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1966: Patterson Gardens Honours Extraordinary Individual

Larger Version

In 1966, work began to create a garden with over 600 different varieties of plants, on a four-acre parcel of University land.  The gardens were dedicated to C.F. Patterson, who had joined the faculty in 1921, and served as head of the department of horticulture from its creation in 1922 until his retirement in 1960.

During his tenure at the University, Patterson developed over 52 new varieties of hardy fruits for the prairies and over 18 varieties of hybrid hardy lilies, as well as several varieties of ornamental plants.  Indeed, he is “credited with originating fruit breeding work on the prairies,” effectively extending the growing potential of gardens across the west.  His experimental–and non-irrigated--nursery was believed to be the world’s largest.  In addition to his plant-breeding research, from 1922-1948 Patterson was responsible for all landscaping on campus.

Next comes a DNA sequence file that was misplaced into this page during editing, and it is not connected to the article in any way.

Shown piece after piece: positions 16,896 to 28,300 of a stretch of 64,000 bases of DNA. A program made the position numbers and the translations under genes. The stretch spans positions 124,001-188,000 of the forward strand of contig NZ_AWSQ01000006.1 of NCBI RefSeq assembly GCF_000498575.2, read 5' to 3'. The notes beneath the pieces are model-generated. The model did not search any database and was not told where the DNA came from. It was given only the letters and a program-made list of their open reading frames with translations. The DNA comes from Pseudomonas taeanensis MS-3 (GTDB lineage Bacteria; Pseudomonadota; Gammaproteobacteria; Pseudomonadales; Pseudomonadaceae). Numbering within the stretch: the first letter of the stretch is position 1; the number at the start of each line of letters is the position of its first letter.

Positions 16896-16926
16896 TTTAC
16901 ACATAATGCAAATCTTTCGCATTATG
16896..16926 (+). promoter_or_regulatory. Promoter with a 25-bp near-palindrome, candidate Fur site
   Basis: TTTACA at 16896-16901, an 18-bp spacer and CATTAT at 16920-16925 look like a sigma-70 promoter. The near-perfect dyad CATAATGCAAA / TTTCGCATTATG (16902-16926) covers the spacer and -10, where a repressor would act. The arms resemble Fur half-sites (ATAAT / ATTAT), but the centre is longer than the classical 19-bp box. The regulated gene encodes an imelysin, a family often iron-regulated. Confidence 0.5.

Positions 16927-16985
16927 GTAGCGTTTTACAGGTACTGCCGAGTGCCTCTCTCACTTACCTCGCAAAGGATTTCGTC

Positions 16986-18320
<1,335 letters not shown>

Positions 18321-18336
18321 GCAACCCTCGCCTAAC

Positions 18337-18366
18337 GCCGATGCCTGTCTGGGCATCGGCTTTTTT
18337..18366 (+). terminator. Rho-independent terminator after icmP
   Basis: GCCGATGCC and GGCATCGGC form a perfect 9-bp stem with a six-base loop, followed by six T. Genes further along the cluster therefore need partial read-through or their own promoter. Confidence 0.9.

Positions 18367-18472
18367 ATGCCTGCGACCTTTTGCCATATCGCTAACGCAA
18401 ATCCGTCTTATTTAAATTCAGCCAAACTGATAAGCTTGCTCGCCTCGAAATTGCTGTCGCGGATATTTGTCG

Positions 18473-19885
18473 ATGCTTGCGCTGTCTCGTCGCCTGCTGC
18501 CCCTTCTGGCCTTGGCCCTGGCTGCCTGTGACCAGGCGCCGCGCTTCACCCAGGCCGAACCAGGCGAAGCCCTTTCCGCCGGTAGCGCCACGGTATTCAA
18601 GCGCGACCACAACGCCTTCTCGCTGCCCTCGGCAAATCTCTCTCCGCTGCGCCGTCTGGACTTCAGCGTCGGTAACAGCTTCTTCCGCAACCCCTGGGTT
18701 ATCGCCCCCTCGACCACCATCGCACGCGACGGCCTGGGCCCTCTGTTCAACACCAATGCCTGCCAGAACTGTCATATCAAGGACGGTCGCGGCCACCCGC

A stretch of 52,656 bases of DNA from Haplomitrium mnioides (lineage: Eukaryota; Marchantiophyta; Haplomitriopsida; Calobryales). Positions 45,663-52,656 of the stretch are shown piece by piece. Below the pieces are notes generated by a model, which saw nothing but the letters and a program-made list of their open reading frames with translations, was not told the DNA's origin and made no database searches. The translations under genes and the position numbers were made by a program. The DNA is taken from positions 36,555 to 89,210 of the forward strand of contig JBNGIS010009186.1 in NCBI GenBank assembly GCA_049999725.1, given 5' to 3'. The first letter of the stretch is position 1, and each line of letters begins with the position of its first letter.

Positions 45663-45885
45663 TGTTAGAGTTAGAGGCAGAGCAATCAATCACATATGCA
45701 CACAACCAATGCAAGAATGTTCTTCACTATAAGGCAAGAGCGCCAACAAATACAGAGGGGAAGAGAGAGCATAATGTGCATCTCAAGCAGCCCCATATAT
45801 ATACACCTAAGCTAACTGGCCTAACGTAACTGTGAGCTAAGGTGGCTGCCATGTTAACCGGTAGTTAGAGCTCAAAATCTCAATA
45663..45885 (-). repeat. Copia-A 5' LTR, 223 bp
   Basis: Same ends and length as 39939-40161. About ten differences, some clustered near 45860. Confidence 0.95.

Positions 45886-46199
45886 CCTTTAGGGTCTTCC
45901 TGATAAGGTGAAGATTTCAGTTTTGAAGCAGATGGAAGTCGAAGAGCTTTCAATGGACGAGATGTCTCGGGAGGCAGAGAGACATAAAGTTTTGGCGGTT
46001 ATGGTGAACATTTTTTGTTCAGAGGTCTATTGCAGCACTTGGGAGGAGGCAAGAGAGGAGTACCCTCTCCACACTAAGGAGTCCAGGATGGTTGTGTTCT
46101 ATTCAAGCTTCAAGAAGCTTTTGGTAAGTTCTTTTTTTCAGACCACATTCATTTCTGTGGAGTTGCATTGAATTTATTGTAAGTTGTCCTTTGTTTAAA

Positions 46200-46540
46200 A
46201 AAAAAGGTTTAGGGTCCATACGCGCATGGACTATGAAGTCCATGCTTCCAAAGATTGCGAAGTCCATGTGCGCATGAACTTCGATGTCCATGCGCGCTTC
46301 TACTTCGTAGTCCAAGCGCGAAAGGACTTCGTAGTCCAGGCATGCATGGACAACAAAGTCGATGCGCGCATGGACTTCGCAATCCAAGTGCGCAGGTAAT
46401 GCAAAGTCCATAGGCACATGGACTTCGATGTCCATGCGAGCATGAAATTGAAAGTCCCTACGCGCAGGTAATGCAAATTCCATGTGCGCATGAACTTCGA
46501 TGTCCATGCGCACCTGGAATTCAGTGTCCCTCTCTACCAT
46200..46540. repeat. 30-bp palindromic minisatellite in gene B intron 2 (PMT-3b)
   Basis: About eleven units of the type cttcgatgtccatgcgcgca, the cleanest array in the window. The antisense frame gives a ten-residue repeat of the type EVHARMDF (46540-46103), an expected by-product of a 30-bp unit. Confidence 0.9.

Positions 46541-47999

As his colleagues on faculty noted, “on his retirement [Patterson] had served the University for 39 years, practically without a holiday and without sabbatical leave.  His apparently unlimited energy, his loyalty to the University, and his devotion to the students are almost without parallel in the history of this University.”

Dr. Patterson died in 1961, a year following his retirement.  Patterson Gardens were formally dedicated in August, 1969.

Related Collections

Department of Horticulture fonds, RG 2105.
A.R. Brown (“The Prairie Gardener”) fonds, MG 68.


1966a: C.F. Patterson. Photograph Collection, A-8656.

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